Panel Paper: The Supplemental Poverty Measure in the Survey of Income and Program Participation: 2009

Thursday, November 6, 2014 : 2:45 PM
Acoma (Convention Center)

*Names in bold indicate Presenter

Kathleen Short, U.S. Census Bureau
This paper provides poverty estimates of the Supplemental Poverty Measure (SPM) for 2009 using the 2008 Panel of the Survey of Income and Program Participation (SIPP). The paper includes comparisons of all of the elements of the SPM as measured in the SIPP and the Current Population Survey Annual Social and Economic Supplement (CPS ASEC). Recommendations of the U.S. National Academy of Sciences (NAS) released in 1995 to improve the official measure of poverty included using SIPP as the basis of a revised measure of poverty. Their recommendation 5.1 stated that the SIPP should become the basis of official US income and poverty statistics as it collects most of the elements of information required to fully estimate the recommended poverty measure.  In 2009, the Office of Management and Budget (OMB) formed an Interagency Technical Working Group (ITWG) to develop a series of suggestions on how to develop a supplemental poverty measure using the CPS ASEC and questions were added to CPS ASEC to facilitate the estimation of the SPM. These data have been used to publish three reports on the SPM. Nevertheless, the SIPP provides an alternate lens to view the SPM.  The SIPP captures sub-annual changes in monthly income and program participation whereas the CPS ASEC estimates income annually.  The SIPP instrument asks directly about several resources used in the SPM that the CPS does not -- such as receipt of free school breakfast, and work related expenses.  The paper will examine how information collected in the core of the SIPP and collected every four months differs in comparison to the CPS from information collected annually in topical modules. It will also present examples of using additional information available in the SIPP but not in the CPS ASEC, such as detailed information on retirement accounts, can shed light on published estimates of the SPM. This study will also serve as guidance to the Census Bureau to support the estimation the SPM in redesigned SIPP set for production this year.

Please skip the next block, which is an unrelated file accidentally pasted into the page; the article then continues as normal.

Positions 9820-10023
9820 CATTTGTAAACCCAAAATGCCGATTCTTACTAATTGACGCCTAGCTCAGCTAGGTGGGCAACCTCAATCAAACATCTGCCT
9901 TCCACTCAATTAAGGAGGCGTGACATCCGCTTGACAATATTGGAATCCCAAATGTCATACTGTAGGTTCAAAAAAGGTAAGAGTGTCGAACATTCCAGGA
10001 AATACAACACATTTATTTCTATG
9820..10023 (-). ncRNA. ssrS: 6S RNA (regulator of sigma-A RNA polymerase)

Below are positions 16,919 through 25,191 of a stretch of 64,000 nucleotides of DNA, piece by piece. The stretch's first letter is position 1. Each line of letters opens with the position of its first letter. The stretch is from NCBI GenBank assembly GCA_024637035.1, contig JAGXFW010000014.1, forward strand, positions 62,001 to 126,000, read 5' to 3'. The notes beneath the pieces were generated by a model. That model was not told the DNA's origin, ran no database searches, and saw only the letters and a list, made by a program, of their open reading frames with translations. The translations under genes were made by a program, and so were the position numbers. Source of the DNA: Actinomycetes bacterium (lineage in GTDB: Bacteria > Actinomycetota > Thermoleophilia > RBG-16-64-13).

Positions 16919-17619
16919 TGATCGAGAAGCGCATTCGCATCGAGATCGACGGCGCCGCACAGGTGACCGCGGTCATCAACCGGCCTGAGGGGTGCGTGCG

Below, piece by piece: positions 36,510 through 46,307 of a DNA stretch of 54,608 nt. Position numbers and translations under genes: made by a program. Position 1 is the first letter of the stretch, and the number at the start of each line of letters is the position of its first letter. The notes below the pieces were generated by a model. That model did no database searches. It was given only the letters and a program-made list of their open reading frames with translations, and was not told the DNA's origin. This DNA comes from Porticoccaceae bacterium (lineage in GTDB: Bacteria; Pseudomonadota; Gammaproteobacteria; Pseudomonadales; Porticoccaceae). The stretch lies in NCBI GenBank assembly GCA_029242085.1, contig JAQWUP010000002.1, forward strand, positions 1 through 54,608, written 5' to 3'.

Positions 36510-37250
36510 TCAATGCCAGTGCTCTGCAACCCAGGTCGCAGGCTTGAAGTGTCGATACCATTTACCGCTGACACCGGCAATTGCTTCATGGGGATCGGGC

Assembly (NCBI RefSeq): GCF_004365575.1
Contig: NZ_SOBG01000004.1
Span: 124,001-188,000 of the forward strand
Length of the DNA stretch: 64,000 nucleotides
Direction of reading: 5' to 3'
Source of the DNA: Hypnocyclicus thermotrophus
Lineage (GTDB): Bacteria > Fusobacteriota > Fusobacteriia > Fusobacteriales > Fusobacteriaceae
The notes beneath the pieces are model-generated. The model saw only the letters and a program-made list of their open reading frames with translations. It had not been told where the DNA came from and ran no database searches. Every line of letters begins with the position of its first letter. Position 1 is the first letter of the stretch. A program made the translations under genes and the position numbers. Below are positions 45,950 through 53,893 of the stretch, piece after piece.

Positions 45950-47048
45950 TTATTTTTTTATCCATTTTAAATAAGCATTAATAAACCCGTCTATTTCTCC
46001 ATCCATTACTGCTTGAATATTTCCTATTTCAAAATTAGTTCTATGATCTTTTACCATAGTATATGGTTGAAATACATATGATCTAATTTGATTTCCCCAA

Full Paper: